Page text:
clock menu more-arrow no yes

Filed under:

Should the Bucs trade into the top-10 in order to draft an offensive tackle?

New, comments

Protecting Tom Brady is now the number one priority.

NFL Combine - Day 3
Landing a player like Jedrick Wills in the draft would be huge.

One of the top rules in football is to always protect the quarterback. Now, just imagine how important that rule is if you’re quarterback is Tom Brady.

A primary concern with Brady’s arrival in Tampa Bay is the questionable pass protection that is provided by the Bucs’ offensive line. According to Football Outsiders, the average number of sacks given up league-wide in 2019 was 40 and the sack rate was 7.0%. The Bucs gave up the fourth-most sacks last season (47) on an adjusted sack rate of 7.6%, which ranked 22nd in the NFL.

Per ESPN’s Pass Block Win Rate metric, the Bucs tied for 17th in the league with a 58% win rate. The other four teams were the Eagles, Chargers, Redskins, and - that’s right - the Patriots.

Based off the numbers the Bucs are a below-average unit when it comes to protecting the quarterback, but the left side of the line is in solid shape with Ali Marpet playing guard and Donovan Smith at tackle. Ryan Jensen moved on from a bad 2018 season and was one of the best centers in the NFL in 2019. The right side of the line is where the questions lie.

Will Alex Cappa take the next step in his development? He was pretty good in 2019, but he still needs to get better. However, the real question is at the right tackle position, which may be vacant.

Demar Dotson was the team’s right tackle for the last decade, but he may not return in 2020. Even if he does, the Bucs need to go ahead and find a suitable replacement. Dotson is getting up there in age and his play is beginning to decline. He likely has a couple more starts left in him, but he’s probably best relegated to a reserve role at this point.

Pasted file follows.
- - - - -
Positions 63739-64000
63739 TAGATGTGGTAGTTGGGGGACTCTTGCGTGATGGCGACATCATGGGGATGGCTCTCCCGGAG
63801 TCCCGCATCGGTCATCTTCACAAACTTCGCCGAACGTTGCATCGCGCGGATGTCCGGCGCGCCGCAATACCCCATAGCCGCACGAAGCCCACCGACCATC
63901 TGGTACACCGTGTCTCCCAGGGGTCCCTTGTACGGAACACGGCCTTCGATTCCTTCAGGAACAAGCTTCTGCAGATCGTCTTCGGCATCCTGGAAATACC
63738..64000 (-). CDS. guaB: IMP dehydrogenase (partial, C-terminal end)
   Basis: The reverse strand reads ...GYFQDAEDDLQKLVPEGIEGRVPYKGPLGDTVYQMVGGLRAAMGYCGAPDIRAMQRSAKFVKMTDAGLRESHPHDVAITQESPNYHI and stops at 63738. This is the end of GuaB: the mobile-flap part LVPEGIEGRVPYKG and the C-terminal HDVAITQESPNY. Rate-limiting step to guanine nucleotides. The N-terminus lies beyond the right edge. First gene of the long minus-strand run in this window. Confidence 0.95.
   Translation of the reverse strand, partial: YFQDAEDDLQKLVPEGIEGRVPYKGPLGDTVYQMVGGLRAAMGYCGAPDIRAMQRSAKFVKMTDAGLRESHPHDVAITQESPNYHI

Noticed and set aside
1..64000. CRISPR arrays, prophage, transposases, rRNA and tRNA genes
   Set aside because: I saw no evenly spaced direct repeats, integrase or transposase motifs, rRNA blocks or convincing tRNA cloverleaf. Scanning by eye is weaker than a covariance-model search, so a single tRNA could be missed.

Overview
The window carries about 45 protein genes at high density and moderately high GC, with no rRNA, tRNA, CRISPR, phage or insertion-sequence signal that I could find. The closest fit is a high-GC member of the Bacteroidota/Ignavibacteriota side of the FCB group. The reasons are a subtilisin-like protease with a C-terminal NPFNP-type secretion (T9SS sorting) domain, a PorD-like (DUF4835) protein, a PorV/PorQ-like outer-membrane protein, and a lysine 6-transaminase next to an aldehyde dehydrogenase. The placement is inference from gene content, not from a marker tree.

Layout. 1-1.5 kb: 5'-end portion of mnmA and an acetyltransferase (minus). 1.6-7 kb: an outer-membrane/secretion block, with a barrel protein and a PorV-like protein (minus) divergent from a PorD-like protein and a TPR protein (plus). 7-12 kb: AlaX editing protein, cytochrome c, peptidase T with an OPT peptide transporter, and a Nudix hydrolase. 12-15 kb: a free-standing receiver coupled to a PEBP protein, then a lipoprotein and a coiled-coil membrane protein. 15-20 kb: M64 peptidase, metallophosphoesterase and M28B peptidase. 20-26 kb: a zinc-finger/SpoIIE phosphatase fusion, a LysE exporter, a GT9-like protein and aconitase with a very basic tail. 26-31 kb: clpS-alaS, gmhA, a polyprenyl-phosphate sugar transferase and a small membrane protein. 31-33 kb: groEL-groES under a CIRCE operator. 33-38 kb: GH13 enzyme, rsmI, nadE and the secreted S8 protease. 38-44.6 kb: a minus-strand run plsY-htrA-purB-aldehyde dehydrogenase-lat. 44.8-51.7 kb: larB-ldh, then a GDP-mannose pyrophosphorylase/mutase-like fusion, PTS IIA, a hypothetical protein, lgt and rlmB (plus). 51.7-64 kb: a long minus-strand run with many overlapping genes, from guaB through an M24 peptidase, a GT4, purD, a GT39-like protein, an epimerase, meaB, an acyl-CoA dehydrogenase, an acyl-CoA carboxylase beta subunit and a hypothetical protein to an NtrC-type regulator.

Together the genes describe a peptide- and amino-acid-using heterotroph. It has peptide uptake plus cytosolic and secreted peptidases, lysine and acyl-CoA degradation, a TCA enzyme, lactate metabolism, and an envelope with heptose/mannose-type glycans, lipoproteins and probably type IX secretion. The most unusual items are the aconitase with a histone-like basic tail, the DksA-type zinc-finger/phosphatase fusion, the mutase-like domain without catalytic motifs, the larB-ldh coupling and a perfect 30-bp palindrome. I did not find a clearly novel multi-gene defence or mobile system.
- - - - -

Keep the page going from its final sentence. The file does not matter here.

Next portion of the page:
With the Bucs’ cap space shrinking, it makes sense for them to look to the draft to solve this issue. Especially when you consider how talented the top offensive tackles are in this class.

The big four of Jedrick Wills, Mekhi Becton, Andrew Thomas, and Tristan Wirfs have been talked about ad nauseam since the combine and with good reason. There are plenty of other promising prospects after them, but when it comes to the “elite” players at the position, those guys are the cream of the crop.

So the Bucs are in good shape at picking 14th overall, right? The odds of four of the first 13 teams needing an offensive tackle are slim, right?

That’s not the case this year, unfortunately. You could easily make a case that the Lions, Giants, Chargers, Jets, and Browns are all looking for help along the offensive line. And in case you’re not good at math like I am, that would leave the Bucs sixth in line for a quantity of four items.

So this begs the question: Should the Bucs try and move up into the top-10 to ensure that they get one of the top tackles in the draft?

Obviously, the price here is what matters. You never want to use a single draft-day trade as anecdotal evidence, but let’s use the Bucs/Bills trade from back in 2018 as a reference in regard to hypothesizing how much it would cost to move up with, let’s say the Jaguars.

The Bucs originally picked seventh overall back in 2018, but the Bills traded away their 12th overall pick and two second-round picks in 2018 to move up five spots and draft Josh Allen.

I don’t think it would be too crazy to think the Bucs could pull off the same type of move this year. I realize they don’t have two second-round picks, but there are ways to make that up. The Bucs could include a 2021 second-rounder, but if that doesn’t work, maybe they could add this year’s extra fourth-rounder and a player like O.J. Howard to this year’s second-rounder (this scenario wouldn’t include the 2021 second-rounder).

Regardless, I don’t think Tampa Bay would have to sell the farm in order to move up a few spots in the draft. I do believe it’s crucial that they do get in front of the Jets and Browns, though. Both teams are desperate for help on the offensive line and were linked to several big names in free agency. There’s little reason to think they won’t continue to look for good, young, and cheap protection for their franchise quarterbacks.

What do you think? Should the Bucs consider this strategy? Let us know below?

Poll

Should the Bucs move into the top-10 of the NFL Draft in order to draft an offensive tackle?

This poll is closed

  • 40%
    Yes
    (278 votes)
  • 59%
    No
    (415 votes)
693 votes total Vote Now